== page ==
Lockdown has been stressful for us all for many reasons, most of which I do not need to explain. Being stuck at home meant that our exercise was limited and we had very little to do. Now, if any of you are anything like me, you eat when you’re bored. I have a very bad habit of doing it but I think it’s quite common. If you’re busy then your mind is distracted, the feeling of hunger will not be as strong. But, if you’re bored with every little else to think about then your mind will instinctively make hunger more prominent.
One of the biggest concerns amongst most people in today’s society is body image. We have become obsessed with our aesthetic and our overall desirability; lockdown has not made this struggle any easier. Social media became flooded with everyones “lockdown workouts”, urging people to remain productive even when the morale of the masses was at its lowest. People were sharing their achievements and projects throughout lockdown making us feel inferior when we’d spent yet another day in bed (trust me, I spent several days in bed).
One of the hardest parts was actually seeing our own bodies change over this period through lack of activity. Some of us found ourselves disheartened by weight gain, others of us through loss of muscle. Either way, when your body is changing and your mind is not allowing you the motivation to counteract it, it can become very deflating. Even if you do have the will to remain active, those of us that were lifting heavier at the gym found it much harder as our home resources have been very limited.
Speaking from experience, I have seen drastic changes in my body. I was finally at a place of being satisfied with my appearance, and my days of being self-conscious were few and far between; lockdown has all but eliminated this. At first, I felt defeated, and here’s some of the classic things we tend to say to ourselves:
“ugh, life is unfair”
“just when things were going well, Corona has to happen”
“how is everyone else being so productive?”
“So much for a summer bod”
Ok, the last one vexes me so much. This epitomises the idea that our body image is purely to impress other people. The idea that we can’t enjoy life, enjoy the beach or enjoy our holiday without seeming somewhat desirable to people we do not know (even if we are in a relationship) is probably one of the most toxic parts of modern society. Being queer myself, I have experienced the pressures from my community, the body shaming is awful. Unless you are built like a brick shithouse with a physique resembling a greek god, you’re not worthy; a concept that really needs to be eradicated.
There are people in my life who’s self-esteem is so highly attached to their body image. Seeing them put themselves down by implying that their worthiness as a person is in someway lessened by their body changing is heartbreaking, and is not at all limited to queer folks.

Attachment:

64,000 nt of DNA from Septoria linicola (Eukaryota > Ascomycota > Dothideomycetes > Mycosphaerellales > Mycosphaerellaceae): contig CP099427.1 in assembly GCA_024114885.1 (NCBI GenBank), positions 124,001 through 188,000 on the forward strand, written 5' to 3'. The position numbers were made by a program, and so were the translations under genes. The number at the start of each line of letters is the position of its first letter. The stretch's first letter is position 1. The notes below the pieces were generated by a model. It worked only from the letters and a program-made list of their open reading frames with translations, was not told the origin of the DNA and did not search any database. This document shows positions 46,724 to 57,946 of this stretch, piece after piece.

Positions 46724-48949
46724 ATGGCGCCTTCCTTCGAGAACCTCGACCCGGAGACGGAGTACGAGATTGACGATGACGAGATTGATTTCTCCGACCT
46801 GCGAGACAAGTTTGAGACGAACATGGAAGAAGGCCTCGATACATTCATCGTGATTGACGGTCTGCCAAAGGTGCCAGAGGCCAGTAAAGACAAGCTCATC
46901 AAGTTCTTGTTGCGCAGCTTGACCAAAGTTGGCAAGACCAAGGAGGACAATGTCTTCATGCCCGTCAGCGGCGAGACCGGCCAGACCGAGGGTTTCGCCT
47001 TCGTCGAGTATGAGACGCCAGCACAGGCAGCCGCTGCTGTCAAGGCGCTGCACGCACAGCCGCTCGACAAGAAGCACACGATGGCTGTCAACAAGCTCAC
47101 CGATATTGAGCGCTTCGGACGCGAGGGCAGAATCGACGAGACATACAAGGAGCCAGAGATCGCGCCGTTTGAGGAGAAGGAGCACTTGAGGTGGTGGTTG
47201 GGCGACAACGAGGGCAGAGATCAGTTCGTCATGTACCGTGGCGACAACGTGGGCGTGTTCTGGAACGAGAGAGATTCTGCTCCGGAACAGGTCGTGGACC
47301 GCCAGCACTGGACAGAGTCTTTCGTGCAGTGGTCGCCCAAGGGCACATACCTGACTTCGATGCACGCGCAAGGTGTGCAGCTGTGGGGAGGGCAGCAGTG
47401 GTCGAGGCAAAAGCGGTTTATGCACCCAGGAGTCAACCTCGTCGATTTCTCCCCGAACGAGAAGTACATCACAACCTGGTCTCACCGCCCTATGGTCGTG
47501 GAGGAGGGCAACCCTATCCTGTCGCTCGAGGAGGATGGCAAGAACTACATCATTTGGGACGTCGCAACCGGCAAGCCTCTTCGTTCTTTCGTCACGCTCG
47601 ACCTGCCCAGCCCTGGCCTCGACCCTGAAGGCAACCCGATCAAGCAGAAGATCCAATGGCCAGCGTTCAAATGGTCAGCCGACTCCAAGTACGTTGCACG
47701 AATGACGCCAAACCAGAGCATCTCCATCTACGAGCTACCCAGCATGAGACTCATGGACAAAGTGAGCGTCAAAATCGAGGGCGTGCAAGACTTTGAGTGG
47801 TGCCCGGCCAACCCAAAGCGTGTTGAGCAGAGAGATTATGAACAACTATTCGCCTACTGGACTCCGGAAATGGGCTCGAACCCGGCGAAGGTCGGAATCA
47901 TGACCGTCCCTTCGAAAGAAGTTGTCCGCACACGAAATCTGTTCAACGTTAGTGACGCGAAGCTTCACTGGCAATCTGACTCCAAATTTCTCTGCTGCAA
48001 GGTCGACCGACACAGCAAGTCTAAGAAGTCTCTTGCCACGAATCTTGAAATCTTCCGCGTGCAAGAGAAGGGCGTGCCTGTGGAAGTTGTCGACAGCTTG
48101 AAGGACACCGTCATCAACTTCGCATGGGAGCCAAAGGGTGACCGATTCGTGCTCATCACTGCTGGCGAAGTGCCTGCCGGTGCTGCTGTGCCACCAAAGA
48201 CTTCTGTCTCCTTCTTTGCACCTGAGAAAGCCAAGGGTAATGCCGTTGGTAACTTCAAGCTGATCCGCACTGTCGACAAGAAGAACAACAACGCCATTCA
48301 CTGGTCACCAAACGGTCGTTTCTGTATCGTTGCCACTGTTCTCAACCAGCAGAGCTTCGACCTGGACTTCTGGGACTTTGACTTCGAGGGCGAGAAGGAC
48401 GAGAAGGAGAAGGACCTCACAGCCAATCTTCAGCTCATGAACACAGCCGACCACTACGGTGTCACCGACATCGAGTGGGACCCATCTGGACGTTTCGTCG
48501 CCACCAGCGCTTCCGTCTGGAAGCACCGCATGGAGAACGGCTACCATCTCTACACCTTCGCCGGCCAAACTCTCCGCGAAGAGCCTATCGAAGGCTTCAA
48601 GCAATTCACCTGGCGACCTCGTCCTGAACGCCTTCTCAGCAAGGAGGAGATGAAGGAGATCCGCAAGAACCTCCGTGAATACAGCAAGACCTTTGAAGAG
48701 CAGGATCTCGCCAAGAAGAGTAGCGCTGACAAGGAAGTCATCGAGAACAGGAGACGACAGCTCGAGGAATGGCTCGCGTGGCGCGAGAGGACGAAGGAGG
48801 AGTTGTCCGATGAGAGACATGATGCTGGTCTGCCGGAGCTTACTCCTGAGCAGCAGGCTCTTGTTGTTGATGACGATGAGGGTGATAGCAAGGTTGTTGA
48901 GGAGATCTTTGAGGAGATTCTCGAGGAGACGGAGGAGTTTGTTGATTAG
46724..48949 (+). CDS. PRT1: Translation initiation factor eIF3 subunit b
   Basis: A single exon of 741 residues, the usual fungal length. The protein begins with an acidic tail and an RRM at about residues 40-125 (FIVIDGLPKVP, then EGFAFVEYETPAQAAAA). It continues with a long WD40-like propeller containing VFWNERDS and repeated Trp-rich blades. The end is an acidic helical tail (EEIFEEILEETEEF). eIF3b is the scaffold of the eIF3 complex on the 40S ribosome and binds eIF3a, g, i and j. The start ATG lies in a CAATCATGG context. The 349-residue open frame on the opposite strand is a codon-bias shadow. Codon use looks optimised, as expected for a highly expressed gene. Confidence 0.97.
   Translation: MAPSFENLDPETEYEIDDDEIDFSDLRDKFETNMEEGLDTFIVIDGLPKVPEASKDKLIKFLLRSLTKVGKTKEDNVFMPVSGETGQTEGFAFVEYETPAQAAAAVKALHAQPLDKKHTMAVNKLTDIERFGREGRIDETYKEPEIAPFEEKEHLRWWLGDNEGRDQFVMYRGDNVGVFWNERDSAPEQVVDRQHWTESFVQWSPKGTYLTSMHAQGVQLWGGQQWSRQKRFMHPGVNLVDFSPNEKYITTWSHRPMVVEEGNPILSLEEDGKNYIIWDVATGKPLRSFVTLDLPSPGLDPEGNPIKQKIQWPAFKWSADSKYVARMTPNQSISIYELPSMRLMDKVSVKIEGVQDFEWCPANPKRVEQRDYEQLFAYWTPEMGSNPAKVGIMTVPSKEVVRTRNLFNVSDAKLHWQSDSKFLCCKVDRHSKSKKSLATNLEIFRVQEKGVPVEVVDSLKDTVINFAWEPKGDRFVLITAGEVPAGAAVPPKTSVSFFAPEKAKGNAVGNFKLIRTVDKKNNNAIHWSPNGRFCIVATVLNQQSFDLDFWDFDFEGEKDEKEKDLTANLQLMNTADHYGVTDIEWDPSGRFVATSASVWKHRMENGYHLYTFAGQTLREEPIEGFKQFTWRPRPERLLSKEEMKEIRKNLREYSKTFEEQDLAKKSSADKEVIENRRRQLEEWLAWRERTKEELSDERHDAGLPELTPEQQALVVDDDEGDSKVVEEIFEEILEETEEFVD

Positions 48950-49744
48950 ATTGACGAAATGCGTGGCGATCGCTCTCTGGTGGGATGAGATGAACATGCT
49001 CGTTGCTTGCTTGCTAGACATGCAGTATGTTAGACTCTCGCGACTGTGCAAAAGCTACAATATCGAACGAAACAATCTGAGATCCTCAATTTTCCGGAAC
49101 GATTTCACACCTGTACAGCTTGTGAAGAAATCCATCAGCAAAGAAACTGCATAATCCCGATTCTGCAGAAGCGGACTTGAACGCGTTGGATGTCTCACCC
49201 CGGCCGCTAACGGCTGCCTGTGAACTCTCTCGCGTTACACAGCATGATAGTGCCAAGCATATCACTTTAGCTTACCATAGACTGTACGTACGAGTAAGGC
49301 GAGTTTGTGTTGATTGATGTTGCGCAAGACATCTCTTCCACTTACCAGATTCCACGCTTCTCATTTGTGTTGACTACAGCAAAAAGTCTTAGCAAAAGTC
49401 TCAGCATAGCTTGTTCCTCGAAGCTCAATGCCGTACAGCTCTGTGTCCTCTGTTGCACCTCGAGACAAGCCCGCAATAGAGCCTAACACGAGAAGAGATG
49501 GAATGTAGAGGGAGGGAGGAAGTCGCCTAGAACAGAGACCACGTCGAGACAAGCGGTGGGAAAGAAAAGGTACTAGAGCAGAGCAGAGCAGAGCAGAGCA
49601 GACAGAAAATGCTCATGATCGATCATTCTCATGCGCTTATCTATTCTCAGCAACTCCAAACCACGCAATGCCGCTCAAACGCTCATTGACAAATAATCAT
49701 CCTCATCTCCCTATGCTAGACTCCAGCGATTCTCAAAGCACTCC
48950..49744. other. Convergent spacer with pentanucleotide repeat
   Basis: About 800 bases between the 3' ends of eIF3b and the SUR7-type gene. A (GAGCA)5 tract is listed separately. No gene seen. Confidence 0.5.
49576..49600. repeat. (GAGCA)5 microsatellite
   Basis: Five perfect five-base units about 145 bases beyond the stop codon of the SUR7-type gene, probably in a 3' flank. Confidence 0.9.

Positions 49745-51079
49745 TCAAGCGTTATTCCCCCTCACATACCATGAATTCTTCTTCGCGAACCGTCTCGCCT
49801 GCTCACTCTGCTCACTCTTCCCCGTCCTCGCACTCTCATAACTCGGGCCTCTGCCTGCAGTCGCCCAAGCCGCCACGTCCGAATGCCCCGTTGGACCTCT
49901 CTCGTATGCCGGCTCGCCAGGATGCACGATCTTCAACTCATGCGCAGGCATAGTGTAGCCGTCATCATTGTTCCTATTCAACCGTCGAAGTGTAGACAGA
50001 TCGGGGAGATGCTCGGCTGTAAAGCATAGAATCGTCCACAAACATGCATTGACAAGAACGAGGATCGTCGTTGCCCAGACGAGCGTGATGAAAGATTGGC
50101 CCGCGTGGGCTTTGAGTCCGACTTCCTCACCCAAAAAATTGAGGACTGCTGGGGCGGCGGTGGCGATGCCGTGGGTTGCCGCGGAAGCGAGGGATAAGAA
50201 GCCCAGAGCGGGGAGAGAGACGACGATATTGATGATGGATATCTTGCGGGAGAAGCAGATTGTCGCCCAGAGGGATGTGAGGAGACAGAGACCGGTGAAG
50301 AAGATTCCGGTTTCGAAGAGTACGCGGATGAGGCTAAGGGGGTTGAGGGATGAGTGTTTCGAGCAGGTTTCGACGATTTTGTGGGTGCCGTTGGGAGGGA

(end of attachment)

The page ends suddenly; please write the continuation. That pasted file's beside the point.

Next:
Now, real talk, (and being honest I dunno if this is internal happiness or my new anxiety meds talking but roll with it) I am happy. I am genuinely the happiest I have ever been. Sure I still have down days but internally I am fully at peace with my life. My body is not what it used to be, but being the level of happy I am now has shown me that I do not need to perfect body to be happy. Sure I can buy nice things, but the objects are empty and adds no value to my life, showing that I do not need nice things to be happy. Body image is something that so many of us attach to our happiness and we all tell ourselves the same lie - “it’s for me”. We all want to look confident and look nice, but deep down we want to be accepted, we want to conform, we want to be desired.
So, what’s the purpose of this article? I’ll admit sometimes I get a bit lost in what I’m writing and try to out the world to rights in 800 words lol. But, the purpose of this article is that there is NO SUCH THING as the perfect body. It’s a construct. The perfect “beach bod” is a construct, it doesn’t exist. The perfect “male body” that queer people feel the need to adhere to is a construct, it doesn’t exist. It’s taken a long time, but here’s some tips on how I’ve learned to deal with it:
Unfollow people that make you inferior - Many of the people that we follow online can make us feel inferior due to their ‘insta-perfect’ bodies. If there is anyone on your feed that does this to you, remove them from the equation.
Get off of the scales! - A very archaic measurement of body image is our weight “+ weight = bad, - weight = good”, a system that is very outdated. So, avoid using the scales as a measurement of your progress, if exercise makes you feel good, THAT should be the focus.
Avoid shaming yourself for cheat days - There is nothing wrong with enjoying food, everything is about moderation. I went through a phase of thinking that whenever i had something bad (which was quite rare) that I’d have to go for an extra run, or do an extra 30 minutes at the gym almost as punishment; this is not healthy. There is nothing wrong with a cheat day, now I’m having more and more “cheat days”, and I’m happy.
So, the next time you put your body down, or feel deflated after a workout, or deflated for not working out etc, ask yourself something. Is it you that wants to achieve this for you and you alone? Or are you trying to appease the same societal standards that we’ve had drilled into us for years? Just something to think about.
love ya! xoxo